I had heard so many different things about Timothy Ferriss’s book, The 4-Hour Workweek, that I thought it couldn’t possibly cover all the subject areas. But I was wrong. Ferriss gives step-by-step instructions for changing many different aspects of your life all unified under the theme of “escape 9-5, live anywhere, and join the new rich.”
The main themes of the book are getting past fear of change, eliminating time waste, creating a low maintenance business, getting agreement to work for your current employer remotely, mini-retirements, and living in other parts of the world. Some of these themes may seem familiar, but Ferriss’s detailed strategies for completing these goals make this book unique. Few readers will attempt everything they read about in this book, but almost all readers will find some useful information for improving their lives.
The type of reader who will get the most out of this book is the 9-to-5 cubicle-dweller who yearns for a different life. We get some insight into Ferriss’s personality when he says that we shouldn’t be trying to figure out what we want or setting goals; we should be seeking excitement. He goes on to say that “boredom is the enemy, not some abstract ‘failure.’”
The discussion of taking mini-retirements instead of short vacations seems compelling, but I think it is only likely to be helpful for talented people who can find a new job or career fairly easily. I can see the concept of mini-retirement being used as an excuse not to look for a new job by someone who loses a job and can’t really afford to sit around.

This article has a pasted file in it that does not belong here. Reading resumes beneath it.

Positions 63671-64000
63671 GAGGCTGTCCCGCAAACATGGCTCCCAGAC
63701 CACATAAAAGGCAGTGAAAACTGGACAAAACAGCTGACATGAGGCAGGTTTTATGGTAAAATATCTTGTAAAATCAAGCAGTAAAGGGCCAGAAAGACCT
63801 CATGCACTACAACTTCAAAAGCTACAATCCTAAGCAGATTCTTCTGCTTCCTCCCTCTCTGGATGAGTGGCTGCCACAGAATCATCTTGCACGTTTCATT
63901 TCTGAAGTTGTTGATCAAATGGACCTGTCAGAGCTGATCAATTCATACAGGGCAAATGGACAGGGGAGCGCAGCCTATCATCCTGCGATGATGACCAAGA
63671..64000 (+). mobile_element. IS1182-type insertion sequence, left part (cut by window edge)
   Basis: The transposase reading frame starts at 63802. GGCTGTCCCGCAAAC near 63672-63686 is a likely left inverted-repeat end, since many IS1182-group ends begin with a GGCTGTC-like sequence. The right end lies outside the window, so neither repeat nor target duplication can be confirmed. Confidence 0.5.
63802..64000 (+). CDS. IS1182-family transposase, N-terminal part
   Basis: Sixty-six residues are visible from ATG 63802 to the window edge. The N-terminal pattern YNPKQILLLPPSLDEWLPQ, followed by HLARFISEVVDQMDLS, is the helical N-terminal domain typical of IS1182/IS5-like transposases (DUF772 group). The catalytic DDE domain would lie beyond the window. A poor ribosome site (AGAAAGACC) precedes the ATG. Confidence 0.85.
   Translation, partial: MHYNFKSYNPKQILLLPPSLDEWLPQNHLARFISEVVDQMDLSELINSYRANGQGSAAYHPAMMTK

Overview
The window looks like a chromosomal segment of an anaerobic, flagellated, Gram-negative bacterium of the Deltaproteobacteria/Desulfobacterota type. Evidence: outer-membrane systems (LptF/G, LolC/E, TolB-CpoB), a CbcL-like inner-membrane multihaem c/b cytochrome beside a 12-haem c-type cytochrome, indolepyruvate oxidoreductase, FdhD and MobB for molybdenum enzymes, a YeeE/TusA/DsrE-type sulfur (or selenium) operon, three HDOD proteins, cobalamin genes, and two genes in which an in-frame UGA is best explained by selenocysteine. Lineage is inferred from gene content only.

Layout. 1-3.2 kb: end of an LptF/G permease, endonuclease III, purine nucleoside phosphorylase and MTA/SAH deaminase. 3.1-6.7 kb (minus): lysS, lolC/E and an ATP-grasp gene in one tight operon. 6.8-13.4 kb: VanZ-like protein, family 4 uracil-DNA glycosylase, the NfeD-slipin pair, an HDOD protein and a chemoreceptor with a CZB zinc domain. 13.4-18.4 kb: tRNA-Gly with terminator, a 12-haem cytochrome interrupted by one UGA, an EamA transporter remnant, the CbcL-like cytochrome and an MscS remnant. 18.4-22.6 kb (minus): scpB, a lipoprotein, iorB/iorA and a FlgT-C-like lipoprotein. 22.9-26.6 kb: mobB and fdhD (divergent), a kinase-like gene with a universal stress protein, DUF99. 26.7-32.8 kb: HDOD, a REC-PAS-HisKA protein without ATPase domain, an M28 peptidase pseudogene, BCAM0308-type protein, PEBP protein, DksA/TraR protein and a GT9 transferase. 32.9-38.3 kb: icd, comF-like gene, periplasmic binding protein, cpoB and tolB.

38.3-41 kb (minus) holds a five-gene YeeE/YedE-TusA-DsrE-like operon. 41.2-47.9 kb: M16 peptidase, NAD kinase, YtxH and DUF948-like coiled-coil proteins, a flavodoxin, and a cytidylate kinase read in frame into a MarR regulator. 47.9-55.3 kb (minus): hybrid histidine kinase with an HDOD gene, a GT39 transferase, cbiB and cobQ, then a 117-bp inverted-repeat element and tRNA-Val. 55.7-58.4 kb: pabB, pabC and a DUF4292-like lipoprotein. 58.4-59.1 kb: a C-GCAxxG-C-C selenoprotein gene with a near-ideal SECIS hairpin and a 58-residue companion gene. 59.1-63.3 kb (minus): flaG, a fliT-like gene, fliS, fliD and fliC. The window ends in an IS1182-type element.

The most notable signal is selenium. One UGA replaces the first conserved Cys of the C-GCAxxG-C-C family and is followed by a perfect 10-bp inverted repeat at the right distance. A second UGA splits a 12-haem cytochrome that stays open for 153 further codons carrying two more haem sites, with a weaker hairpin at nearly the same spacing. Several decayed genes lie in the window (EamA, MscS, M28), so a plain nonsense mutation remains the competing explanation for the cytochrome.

A quote from Dave Barry sums up feeling s about meetings among fed-up office workers: “Meetings are an addictive highly self-indulgent activity that corporations and other organizations habitually engage in only because they cannot actually masturbate.”
Another quote from Robert Frost that will resonate among cubicle-haters: “By working faithfully eight hours a day, you may eventually get to be a boss and work twelve hours a day.”
Continuing with this theme, Ferriss writes “Most people aren’t lucky enough to get fired and die a slow spiritual death over 30-40 years of tolerating the mediocre.”
We get some encouragement to take a chance from a Colin Wilson quote: “The average man is a conformist, accepting miseries and disasters with the stoicism of a cow standing in the rain.”
One area where Ferriss’s ideas and mine differ is with investing. He chooses to own only fixed income investments and stocks of companies he is able to influence through angel investing. I’d rather just own every stock in the world and focus on other things.
The author emphasises the importance of not letting email chew up too much of your time. He says to check it only a couple of times per day, or even better a couple of times per week. He makes a good point about avoiding work email on the weekend: “Is your weekend really free if you find a crisis in the inbox Saturday morning that you can’t address until Monday morning?”
I can’t do this book justice in explaining how thorough Ferriss’s prescription is for transforming your life. No doubt most readers will not choose to follow Ferriss’s path exactly, but he does a great job of giving the tools necessary to change the things you want to change.